Without saying your age, what's something from your childhood that a younger person wouldn't understand?

College registration, too. But those boxes were four to ten blocks away in each separate department. Well, the UW-Madison’s campus isn’t consolidated, it’s scattered around a downtown and an isthmus, so often the classrooms you have to walk between are over a mile away from each other.

My friends got smart, asked me to be the designated driver because I could drive like hell and double-park while they dashed in to find out if they had indeed registered for the class, or if it was full.

“Two dollars!”

Signing out library books by writing down the title and author of each book on a library form, along with your name and the date.

Using a card catalog.

Arguments about when, whether, or where something occured, in which nobody had a way to look up the correct answer.

If your local library had no book on the subject, you were out of luck. College-level and higher people doing serious research had to travel to wherever in the world the library/ies might be that specialized in their subject.

Seat belts? What’s a seat belt?

The high beam switch? That’s on the floor, near your left foot.

That’s clear running water in that stream; go ahead and drink it.

Hey, pass me that water jug, would you? – individual cups or glasses? why on earth would anybody bring individual glasses out in the field?

(I should probably stop doing this. I’m old.)

Dixie cups?

Dixie cups existed. They were used at parties. [ETA: children’s parties, or maybe outdoor picnics; not grownup indoor parties!] Nobody hauled them around when working, or playing, outdoors.

I had a friend whose phone number was really slow to dial, then suddenly became really fast…


Half a hint:

His number was 585-8808.

diamond stylus
slide rules
logarithm/trigonomic tables
Carbon paper
Measuring stuff in rods, perchs and chains.

Ditto masters.

A double feature of sci-fi movies, plus cartoons and a newsreel, all for 25¢.

Cars with fins.

25¢/gallon gas.

Getting dressed up to go downtown to department stores. No department stores in the suburbs. Malls hadn’t been invented yet.

Milk chutes for home milk delivery.

“DA” haircuts.

Poodle skirts.

When you get to the front of the communion line, stand there with your mouth open and stick out your tongue. Do NOT touch the host with your hand! And just forget about the wine, that’s for the priest only.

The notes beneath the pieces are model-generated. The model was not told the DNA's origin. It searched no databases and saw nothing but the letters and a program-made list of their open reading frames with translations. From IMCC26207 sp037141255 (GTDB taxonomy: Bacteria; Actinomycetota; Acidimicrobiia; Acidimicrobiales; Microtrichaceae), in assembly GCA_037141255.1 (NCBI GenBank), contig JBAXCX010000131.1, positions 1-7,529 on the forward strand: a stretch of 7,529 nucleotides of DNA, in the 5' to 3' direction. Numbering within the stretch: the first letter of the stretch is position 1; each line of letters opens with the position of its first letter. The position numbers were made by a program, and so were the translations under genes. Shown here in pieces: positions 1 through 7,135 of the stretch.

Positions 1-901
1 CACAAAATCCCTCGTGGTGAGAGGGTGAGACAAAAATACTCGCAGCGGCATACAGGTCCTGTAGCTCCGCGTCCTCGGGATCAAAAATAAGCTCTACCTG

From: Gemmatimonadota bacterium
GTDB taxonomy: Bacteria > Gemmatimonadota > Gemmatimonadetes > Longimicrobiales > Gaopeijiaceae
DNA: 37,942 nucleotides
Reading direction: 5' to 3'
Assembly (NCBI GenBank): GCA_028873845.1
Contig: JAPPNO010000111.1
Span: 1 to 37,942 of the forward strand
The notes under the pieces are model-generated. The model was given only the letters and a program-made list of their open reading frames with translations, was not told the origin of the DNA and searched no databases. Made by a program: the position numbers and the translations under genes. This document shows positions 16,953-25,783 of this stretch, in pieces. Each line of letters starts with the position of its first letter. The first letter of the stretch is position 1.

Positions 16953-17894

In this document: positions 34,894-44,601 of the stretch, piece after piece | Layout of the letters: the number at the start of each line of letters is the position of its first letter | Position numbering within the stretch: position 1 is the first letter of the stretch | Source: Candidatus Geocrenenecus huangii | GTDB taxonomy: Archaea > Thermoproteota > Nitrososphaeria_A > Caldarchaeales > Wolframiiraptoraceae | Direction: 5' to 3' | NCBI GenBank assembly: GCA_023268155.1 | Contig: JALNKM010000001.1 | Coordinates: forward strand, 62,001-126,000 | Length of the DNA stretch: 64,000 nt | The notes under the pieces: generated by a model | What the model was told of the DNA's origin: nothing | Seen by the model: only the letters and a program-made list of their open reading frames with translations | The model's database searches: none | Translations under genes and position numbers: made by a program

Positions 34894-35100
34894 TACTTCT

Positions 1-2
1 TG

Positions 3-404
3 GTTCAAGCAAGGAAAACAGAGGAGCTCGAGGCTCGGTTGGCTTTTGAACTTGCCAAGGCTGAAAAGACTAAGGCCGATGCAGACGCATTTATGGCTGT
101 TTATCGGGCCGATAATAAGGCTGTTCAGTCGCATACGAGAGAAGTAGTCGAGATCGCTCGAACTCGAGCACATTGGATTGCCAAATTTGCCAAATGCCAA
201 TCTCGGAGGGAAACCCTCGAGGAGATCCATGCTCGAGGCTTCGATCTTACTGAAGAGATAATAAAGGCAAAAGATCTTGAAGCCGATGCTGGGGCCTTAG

If you want to see a movie, you either see it in the cinema, or wait 2-3 years for it to pop up on television - with commercials that you must sit through. You gotta pee? Wait for a commercial break or miss part of the show - those are your only options.

You had to turn the TV to channel 3 to play video games.

Any TV channel higher than 13 required setting the top dial to “U”, then rotating the bottom dial to the approximate channel you want.

Pay toilets for women.

Bart chimes in:

Pay toilets, period
Pay phones
Jukeboxes that have physical records inside and are not connected to the internet.

You need cash? Go to the bank during business hours with your passbook.

Lawdy, those registration days at Madison in the '80s were brutal. Nothing more frustrating than sprinting across campus, only to find that the class you needed was already closed.

Dolby Noise Reduction

A huge change:

It was not only possible but ordinary to be out of contact. Many people had hours every day when nobody expected to be able to reach them.

I travelled across the country, in my 20’s, on my own. I found a phone about once a week and called my parents to let them know I was still alive. There were days, sometimes multiple days, when nobody who knew me knew, or expected to know, within a thousand miles where I was.

It was terrifying and exhilarating and very good for me. And nobody in modern society can have such an experience now; at least, not without making a point of leaving modern society.

“Run into the store and buy Dad a pack of cigarettes.”

nah. Slow then fast would be 909-0111 on a rotary!